3099 – Totem Pole II

 Olympus M.Zuiko Digital ED 75 mm f/1.8  Comments Off on 3099 – Totem Pole II
Apr 132015
 

It’s pretty hard to get an image like this “right”. Were the colors more saturated? Sure. Did I try to bring that on screen? Oh yes! Did I fail? You bet 😀

In the end I used a much cooler color temperature than I’d have expected, just to keep detail in the overwhelmimg yellow. Then I pushed saturation of the oranges and maybe pushed them a tad towards red. Is this “correct”? Hell no! Does it work? Yup! Hope so 🙂

The Song of the Day is again “Totem Pole” by Lee Morgan. Hear it on YouTube.

Dec 302012
 

If you’re interested in photography, you have likely read the buzz about photographers who use images from Google Street View for their work, either directly of by photographing the screen showing the application. The PetaPixel blog had an article about the phenomenon, Mike “The Online Photographer” Johnston ran another, and always we see the discussions whether this is art or not.

For all practical purposes this has been decided by the market, whatever we think about it, the consensus seems to be that, yes, it is art.

You may ask yourself why I mention that at all, but the answer is simply that it happened to me. I did the same thing, I enjoyed it and I can testify that it is definitely a creative act. This is the story of how it happened.

When you’re in a city and it’s raining, when there is no light worth recording, when everything tries to discourage you and you still don’t want to give up photographing, one of the many things that always work, is to go into a church and take some architectural images.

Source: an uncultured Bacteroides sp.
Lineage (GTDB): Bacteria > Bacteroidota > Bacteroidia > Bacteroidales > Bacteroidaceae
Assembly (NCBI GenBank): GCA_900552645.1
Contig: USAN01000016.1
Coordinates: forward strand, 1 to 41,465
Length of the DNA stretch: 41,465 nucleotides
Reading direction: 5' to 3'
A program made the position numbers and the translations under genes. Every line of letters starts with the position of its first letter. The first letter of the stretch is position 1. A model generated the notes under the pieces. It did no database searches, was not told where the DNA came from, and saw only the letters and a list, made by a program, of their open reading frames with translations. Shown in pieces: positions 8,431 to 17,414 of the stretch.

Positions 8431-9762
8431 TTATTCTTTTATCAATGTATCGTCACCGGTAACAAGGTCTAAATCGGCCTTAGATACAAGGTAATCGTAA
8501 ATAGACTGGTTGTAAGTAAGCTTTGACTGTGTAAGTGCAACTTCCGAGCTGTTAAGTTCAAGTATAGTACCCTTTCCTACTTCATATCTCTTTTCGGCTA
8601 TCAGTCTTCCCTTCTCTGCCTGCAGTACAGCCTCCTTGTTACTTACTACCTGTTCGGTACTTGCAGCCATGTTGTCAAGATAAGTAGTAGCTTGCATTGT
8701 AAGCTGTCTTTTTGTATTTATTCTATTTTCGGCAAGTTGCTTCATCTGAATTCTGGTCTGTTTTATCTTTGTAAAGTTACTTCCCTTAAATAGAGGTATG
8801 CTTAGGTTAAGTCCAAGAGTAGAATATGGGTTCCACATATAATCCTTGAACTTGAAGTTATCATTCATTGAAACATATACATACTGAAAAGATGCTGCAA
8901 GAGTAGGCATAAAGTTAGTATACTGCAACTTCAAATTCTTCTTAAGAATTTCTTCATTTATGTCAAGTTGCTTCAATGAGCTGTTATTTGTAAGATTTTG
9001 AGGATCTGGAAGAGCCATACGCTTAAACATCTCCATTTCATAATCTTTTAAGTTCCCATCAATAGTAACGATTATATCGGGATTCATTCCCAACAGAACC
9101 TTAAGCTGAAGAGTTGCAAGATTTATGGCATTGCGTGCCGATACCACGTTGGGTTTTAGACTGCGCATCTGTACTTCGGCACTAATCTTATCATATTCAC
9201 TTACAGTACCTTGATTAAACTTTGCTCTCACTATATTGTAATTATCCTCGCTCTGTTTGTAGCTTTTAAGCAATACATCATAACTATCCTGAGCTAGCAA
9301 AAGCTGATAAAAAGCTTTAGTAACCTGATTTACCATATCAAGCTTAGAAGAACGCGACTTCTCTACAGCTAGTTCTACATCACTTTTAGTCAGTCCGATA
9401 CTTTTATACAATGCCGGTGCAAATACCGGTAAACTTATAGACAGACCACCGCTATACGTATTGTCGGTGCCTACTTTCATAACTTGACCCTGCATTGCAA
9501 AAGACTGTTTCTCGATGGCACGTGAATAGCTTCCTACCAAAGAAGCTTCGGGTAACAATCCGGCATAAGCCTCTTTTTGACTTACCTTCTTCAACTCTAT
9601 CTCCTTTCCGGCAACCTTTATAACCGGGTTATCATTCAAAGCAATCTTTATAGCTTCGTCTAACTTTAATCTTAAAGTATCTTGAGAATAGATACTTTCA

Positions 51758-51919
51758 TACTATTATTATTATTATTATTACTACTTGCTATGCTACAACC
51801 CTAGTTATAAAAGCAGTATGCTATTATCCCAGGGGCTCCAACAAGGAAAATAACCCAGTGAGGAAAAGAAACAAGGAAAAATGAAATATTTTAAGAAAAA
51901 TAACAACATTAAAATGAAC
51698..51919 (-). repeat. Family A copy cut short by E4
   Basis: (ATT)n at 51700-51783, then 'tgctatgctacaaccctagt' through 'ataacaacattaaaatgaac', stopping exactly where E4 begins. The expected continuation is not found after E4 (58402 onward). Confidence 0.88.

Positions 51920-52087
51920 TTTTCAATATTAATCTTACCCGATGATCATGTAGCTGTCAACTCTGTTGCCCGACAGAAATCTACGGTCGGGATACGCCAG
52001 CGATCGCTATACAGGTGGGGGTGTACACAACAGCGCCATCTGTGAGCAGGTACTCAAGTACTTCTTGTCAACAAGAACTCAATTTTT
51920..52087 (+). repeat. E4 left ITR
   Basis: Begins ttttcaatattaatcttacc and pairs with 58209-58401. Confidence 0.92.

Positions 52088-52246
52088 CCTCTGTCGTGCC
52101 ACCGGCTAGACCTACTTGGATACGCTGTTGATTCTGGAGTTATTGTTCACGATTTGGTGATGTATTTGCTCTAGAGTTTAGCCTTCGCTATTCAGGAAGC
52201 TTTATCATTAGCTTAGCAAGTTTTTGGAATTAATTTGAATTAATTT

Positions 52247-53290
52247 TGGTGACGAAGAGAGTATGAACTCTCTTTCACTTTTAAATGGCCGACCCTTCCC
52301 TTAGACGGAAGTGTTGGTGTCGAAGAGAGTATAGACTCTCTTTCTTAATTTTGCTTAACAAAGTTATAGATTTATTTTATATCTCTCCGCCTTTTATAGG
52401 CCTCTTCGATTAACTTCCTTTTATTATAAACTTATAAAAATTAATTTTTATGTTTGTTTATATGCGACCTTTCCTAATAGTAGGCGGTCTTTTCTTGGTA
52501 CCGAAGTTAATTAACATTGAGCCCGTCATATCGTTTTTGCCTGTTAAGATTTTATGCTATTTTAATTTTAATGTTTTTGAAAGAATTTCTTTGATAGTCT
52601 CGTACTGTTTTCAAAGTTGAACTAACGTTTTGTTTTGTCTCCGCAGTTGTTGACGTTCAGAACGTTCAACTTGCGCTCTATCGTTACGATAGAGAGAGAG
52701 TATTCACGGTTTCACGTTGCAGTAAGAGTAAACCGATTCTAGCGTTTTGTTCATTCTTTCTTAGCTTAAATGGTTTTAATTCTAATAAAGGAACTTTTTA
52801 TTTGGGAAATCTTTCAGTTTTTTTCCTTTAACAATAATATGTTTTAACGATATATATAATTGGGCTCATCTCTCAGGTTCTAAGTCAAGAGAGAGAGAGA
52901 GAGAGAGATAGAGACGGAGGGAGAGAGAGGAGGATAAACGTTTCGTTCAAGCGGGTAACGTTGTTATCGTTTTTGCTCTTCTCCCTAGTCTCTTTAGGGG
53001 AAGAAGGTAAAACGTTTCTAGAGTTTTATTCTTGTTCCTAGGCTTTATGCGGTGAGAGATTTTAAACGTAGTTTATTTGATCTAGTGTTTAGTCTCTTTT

Churches are great for that, even if you are not religiously inclined at all. In the part of the world afflicted by Christianity it were churches, elsewhere it were temples, mosques, synagogues or other places of worship, but everywhere these are the buildings that were built most artfully. Castles and fortresses can be beautiful as well, but most often they are not. They are impressive and sometimes radiate power, but more often than not they are simply utilitarian and sometimes even plain ugly.

Not so churches, and that was the reason why I decided to visit a church that I had not seen in twenty years, Karlskirche in Vienna.

I was slightly taken aback when I had to pay 8 € just to get into the church, and when I asked what was included in that steep price, the answer was the museum, the church itself and the panorama lift. I shrugged, made sure that photography was permitted and paid the amount.

The Image of the Day shows the view that greeted me upon entering. For 8 € I got to see a construction site!!!

Shock and anger subsided immediately though, when I realized, that a lift went up to a platform suspended just below the cupola, and that from the platform stairs went further up into the lantern.


In the end I decided the money was well spent. Most people took the lift only to get up to the lantern and make iPhone images of each other in front of the rainy view over Vienna. I think on a sunny day it may even be an interesting panorama, but this day it left me completely cold. What I was after were the freshly renovated frescoes.

Using the 7-14 I made overall images of the four sides, and then I began, just like other photographers do in Street View images, to frame my own personal views of these paintings. That’s something you rarely get the chance to do. Normally it is impossible to come that close, and if so, for instance in a museum, taking photographs is frequently forbidden.

Now again, is this art? Can this be art? My only creative act was framing, but then, this is the most important and defining act in photography, and whether the scenery is real or part of the frescoes in a church’s cupola, why exactly should that make a difference?

Yes, I know, there is the matter of timing, the decisive moment and all that, but not all genres of photography depend on decisive moments. In landscape photography you frequently come to a place that you may never visit again, and whatever the light is, whatever the circumstances are, you try your best to get an image that you can be proud of. Does it count that I visited this church in the right year?